John Murphy on Ode to the Annotation

Greetings, fellow evaluation enthusiasts! My name is John Murphy and I am an Evaluation Associate on the Education Research and Measurement team at Cincinnati Children’s Hospital Medical Center. We provide evaluative support to various forms of learning and career development, ranging from clinical orientation to leadership and management training. One of our clients does extensive work surrounding quality improvement education. While we have provided them with evaluations of their courses, we have been fortunate enough to glean important tips and advice from their wealth of knowledge in measurement theory. One of the most basic tools used in improvement science is the annotated run chart, a simple form of the line chart. What makes the annotated run chart different from the typical line chart are annotations, small text snippets that show when an intervention or event has taken place.


More and more, I have embraced annotations as being crucial to providing context and a story to a data representation. As an aficionado of data visualization, I have begun the quest for the perfect annotation. Here is what I have found so far:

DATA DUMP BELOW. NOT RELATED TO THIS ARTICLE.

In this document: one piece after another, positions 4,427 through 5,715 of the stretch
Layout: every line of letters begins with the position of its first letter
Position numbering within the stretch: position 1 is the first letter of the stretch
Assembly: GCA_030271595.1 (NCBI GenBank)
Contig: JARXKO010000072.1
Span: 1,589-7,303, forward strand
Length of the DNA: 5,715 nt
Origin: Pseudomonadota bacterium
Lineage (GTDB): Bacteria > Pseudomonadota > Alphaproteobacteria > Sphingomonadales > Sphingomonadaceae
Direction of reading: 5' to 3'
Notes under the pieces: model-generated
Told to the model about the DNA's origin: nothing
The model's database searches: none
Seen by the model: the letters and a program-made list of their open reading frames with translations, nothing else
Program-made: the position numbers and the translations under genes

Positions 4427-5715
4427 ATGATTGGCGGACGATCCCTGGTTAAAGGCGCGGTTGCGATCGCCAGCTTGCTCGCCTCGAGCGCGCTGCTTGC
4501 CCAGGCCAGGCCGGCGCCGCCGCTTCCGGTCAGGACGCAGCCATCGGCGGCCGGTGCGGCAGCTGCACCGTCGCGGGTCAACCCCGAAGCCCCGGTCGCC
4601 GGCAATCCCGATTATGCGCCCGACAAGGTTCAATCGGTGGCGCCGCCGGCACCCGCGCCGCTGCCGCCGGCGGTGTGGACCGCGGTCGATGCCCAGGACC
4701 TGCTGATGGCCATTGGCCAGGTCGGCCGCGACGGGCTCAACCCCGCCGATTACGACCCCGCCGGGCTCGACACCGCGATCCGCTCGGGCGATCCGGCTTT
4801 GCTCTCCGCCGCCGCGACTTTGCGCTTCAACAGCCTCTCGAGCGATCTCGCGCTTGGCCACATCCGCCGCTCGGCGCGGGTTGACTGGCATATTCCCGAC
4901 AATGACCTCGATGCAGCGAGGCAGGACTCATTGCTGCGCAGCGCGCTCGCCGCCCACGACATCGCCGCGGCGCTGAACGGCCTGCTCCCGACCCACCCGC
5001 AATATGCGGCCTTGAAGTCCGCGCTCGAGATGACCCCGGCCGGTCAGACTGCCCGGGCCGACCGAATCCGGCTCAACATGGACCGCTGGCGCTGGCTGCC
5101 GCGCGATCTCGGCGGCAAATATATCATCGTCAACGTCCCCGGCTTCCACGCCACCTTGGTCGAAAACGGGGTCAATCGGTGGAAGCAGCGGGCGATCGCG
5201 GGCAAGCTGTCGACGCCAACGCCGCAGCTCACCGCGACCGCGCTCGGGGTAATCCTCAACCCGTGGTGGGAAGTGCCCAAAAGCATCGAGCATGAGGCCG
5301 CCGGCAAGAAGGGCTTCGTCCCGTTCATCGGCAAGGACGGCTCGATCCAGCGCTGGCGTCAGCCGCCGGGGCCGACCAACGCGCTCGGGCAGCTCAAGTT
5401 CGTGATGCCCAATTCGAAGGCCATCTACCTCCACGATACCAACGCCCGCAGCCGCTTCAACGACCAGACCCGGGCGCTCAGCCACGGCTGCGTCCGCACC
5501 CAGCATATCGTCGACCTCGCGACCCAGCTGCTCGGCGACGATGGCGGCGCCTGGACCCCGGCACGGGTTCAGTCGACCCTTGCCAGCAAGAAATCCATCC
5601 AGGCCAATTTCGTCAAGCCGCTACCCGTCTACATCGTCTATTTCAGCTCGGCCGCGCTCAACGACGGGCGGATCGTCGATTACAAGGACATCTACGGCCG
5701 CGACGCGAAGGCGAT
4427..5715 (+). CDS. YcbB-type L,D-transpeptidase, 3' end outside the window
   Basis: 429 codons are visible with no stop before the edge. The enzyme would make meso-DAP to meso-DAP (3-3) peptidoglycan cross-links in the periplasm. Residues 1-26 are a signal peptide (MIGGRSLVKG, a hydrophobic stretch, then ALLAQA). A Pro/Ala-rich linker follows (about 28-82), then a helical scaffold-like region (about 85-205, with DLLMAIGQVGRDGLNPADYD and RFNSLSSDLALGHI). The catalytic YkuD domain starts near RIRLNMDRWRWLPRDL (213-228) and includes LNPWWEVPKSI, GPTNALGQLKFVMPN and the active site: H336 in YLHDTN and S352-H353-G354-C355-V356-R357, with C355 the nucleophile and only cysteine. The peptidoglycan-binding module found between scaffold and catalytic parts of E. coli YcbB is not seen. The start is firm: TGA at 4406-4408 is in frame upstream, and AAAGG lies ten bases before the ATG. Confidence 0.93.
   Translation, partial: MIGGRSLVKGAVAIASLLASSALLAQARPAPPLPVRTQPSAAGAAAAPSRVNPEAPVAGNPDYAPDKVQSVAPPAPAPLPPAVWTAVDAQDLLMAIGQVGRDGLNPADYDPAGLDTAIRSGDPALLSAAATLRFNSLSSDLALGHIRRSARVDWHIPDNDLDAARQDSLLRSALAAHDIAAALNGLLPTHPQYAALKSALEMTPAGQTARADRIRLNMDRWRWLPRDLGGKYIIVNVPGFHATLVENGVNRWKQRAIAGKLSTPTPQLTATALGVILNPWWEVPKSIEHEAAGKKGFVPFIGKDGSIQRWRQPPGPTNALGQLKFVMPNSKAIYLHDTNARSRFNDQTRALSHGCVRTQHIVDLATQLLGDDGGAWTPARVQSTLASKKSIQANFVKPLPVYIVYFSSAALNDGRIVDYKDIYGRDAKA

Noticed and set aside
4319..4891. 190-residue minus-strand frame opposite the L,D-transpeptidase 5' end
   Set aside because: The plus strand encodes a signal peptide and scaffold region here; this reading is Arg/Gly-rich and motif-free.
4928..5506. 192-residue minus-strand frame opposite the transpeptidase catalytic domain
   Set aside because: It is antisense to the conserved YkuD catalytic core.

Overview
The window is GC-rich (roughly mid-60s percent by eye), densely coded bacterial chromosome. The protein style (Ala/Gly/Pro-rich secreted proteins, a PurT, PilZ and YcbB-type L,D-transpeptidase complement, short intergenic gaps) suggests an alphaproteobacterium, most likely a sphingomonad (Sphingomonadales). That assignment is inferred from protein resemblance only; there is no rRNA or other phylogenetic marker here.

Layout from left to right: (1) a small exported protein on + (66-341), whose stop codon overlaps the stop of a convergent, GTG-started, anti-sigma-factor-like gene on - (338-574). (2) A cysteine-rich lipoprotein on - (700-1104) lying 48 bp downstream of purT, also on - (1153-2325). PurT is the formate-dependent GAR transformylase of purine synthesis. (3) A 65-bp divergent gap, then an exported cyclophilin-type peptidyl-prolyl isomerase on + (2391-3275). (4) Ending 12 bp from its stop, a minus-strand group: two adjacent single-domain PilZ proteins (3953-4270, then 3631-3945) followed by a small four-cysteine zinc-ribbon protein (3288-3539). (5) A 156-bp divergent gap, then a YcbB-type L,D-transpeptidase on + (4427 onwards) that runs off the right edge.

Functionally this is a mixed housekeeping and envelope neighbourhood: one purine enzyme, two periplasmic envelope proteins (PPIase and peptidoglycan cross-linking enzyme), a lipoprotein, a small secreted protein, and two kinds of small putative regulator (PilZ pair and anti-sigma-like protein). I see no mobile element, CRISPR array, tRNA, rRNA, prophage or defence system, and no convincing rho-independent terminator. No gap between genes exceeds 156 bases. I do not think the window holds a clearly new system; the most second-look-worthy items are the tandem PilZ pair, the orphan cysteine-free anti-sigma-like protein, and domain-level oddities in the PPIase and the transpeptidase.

Rad Resource: Stephanie Evergreen and Ann Emery provided an amazing resource within the virtual pages of this very blog! Their data visualization checklist not only reaffirmed my enthusiasm for the annotation, it also gave concrete guides for font size and text direction.

Rad Resource: What discussion about data visualization would be complete without mentioning Edward Tufte? The first chapter of his 2006 book Beautiful Evidence, entitled “Mapped Pictures”, discusses, in rich detail, the benefits of various techniques of providing context to images. Placing content in its proper space, scale, and time is crucial for making all genres of data representation tell a compelling story.

Hot Tip: If you are creating many annotated run charts that are updated frequently, consider investing in BI software such as Tableau. While Excel data labels are functional for one-shot data representations, more dynamic software can save time and provide more flexibility so annotations fit the story instead of being limited by the medium.

Good luck in telling your data stories!

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